Understanding the differences between hardwood and softwood

October 12, 2017

Every material has unique properties. And once you get into a specific category, you have a number of sub-types.

Each has its own strengths and weaknesses. And you’ll want to know those so you can make the right selection for the final product your customer wants. Of course, you’ll have your own ins-and-outs as you work with each material too.

So today, we’re going to take a look at hardwoods and softwoods, and some types of each.

First, The Differences Between Hardwoods And Softwoods

Softwoods mostly come from “coniferous” trees, which have needles and bear their seeds in the form of cones. Most timber comes from softwood trees. Softwood’s typically used to build furniture, doors, windows, and for paper products.

Some softwoods are harder than many hardwoods. However, for the most part, hardwoods are much harder than softwoods. Hardwoods are also used to make furniture (although it’s typically higher quality), decks, flooring, and construction components that last. You wouldn’t find hardwood trees used to make paper products.

Hardwood grows slower and usually costs more. Both woods catch fire easily, although hardwood has greater fire resistance.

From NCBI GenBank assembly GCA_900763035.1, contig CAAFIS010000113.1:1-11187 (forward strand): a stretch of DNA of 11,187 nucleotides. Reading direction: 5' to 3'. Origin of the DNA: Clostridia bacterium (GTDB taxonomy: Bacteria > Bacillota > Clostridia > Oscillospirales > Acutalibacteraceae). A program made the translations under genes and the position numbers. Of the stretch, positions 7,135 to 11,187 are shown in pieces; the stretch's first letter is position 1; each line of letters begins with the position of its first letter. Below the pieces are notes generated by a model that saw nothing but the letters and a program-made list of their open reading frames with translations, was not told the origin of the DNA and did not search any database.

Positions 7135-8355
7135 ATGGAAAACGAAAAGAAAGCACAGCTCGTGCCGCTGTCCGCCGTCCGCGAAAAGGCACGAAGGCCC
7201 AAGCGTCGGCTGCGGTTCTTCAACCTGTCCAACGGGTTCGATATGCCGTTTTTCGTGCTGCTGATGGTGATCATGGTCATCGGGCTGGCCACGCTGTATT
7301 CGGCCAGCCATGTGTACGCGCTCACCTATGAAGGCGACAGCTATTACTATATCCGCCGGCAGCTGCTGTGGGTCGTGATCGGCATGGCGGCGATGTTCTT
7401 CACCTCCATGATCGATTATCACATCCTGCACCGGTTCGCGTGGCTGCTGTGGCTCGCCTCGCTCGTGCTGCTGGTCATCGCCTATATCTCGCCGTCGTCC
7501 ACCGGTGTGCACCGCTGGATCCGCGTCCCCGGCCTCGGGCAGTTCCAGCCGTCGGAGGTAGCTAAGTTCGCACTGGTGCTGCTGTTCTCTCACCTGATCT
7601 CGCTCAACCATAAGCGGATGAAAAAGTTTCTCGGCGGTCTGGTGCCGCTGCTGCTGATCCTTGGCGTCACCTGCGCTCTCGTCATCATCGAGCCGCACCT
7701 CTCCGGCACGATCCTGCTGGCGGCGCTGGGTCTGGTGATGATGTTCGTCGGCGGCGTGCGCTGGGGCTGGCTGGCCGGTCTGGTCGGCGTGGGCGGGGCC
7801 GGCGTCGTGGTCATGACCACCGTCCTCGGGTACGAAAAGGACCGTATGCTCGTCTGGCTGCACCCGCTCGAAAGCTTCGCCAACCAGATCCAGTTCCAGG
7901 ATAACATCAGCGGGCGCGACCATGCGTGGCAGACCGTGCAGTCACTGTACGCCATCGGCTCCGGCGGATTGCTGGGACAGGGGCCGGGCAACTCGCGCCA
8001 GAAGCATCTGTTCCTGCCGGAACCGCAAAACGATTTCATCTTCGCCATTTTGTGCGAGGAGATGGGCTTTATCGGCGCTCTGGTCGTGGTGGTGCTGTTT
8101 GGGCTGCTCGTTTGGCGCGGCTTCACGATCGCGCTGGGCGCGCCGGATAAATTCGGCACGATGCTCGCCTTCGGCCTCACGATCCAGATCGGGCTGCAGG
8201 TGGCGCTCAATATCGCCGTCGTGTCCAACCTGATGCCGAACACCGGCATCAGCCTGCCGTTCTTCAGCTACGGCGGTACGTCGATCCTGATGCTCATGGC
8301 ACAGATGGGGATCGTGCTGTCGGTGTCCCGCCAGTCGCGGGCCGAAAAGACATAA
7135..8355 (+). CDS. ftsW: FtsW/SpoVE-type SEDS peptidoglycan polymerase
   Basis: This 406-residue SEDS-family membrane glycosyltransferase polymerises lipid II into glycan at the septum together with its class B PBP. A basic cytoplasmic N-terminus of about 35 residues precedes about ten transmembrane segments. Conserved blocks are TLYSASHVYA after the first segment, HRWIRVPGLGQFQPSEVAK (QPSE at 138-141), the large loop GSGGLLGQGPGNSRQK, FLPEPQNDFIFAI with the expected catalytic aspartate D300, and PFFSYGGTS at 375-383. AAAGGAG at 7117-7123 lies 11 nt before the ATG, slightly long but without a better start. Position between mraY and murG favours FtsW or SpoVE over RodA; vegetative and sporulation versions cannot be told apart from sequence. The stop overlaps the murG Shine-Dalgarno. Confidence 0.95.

Characteristics of a Few Hardwoods and Softwoods

You now have the basics. Let’s drill down into some of the specifics of various types of wood:

Softwood Types
  • Yew – This “softwood” is actually harder than many hardwoods. It has an easy-to-work-with straight grain and resists decay well.
  • Cedar – This wood has a distinct, pleasing scent. It also has a reddish color, and can be harder to work with because of its many knots.
  • Pine – Has a lighter, pale color. It resists shrinking and has a lighter weight.
  • Oak – Heavy and hard. It doesn’t break. The ring grain is prominent, which makes it useful for beautiful visual effects.
  • Birch – Has a much lighter color. The grain is somewhat wavy, while the wood itself is stiff.
  • Maple – One of the hardest woods, making it useful when your project must be durable. It also resists electrical shocks well.

So there you have it. You have a basic understanding of some kinds of wood and how they can affect the project you have in mind.

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